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Things You Should Never Tell Your Kids

"Good job!"

Love something your child did? It is far more helpful in terms of encouragement and building self-esteem if you focus on how your child achieved whatever he or she accomplished. Parental reactions like the above get a child thinking about the process and working toward a goal.

Try this instead:

Your child brought home good grades: "You got all As — you must have worked really hard.

Your child's team won: "I liked the way you passed the ball so your teammate could score.

"You should set a good example for your brother"

Older siblings can act out, perhaps out of jealousy due to the extra attention a younger sibling may be receiving. To curb this, praising the older sibling and note how important he is in his sibling's life.

Try this instead: "Your brother looks up to you; you're such a good role model!"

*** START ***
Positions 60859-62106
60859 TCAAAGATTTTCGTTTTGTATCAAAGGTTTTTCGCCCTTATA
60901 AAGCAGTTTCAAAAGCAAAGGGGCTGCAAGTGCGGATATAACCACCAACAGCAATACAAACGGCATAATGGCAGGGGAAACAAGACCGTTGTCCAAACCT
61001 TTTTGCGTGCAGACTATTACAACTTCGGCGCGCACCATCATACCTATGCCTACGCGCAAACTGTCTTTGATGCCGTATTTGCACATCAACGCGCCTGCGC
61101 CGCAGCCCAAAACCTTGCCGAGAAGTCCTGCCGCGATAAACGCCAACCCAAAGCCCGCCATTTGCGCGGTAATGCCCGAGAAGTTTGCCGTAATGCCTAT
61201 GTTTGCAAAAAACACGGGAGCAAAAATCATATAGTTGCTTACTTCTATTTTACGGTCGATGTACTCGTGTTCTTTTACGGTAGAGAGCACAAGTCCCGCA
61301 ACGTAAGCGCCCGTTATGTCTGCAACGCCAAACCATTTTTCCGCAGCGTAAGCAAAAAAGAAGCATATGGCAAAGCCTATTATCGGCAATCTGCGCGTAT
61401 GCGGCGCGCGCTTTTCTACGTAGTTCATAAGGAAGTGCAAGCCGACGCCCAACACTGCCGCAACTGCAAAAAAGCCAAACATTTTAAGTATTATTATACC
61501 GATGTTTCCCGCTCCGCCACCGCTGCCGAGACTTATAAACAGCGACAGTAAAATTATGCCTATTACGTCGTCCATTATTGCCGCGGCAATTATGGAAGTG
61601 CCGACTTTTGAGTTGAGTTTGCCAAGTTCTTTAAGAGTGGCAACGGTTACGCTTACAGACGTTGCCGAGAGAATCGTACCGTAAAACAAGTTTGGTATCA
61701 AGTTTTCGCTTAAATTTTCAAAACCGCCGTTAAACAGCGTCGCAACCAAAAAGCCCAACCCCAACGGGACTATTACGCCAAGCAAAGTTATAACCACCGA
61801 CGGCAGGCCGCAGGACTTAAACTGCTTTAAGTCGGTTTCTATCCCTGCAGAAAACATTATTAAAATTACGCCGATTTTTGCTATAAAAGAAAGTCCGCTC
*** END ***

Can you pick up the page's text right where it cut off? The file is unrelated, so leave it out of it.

"Here, I'll do it"

It's easy to get frustrated when your child can't quite finish a project or has trouble completing homework. Aim for a more collaborative approach.

Try this instead: "Let's do it together!"

"Don't cry"

It's important to encourage kids to express their emotions — not bottle them up. Help them recognize their feelings and deal with them openly and honestly.

Try this instead: "It's OK to cry — everyone needs to let out emotions sometimes. Let me give you a hug."

"Because I said so"

It's a powerful phrase, but it takes all control away from your kids. Give your kids a better context of why you're asking them to do (or not do) something. It helps your kids know that their feelings matter and you listen to what they have to say.

Try this instead: "I need your help today. How about we see him tomorrow?"

No matter what you say to a child, it's important to think before you speak. It's not easy but let's start working on it, shall we?

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At Mollie Ollie, we firmly believe in equity, diversity and inclusivity. We stand against racism and social injustice faced by the Black community. It matters that we stand by communities of color imp

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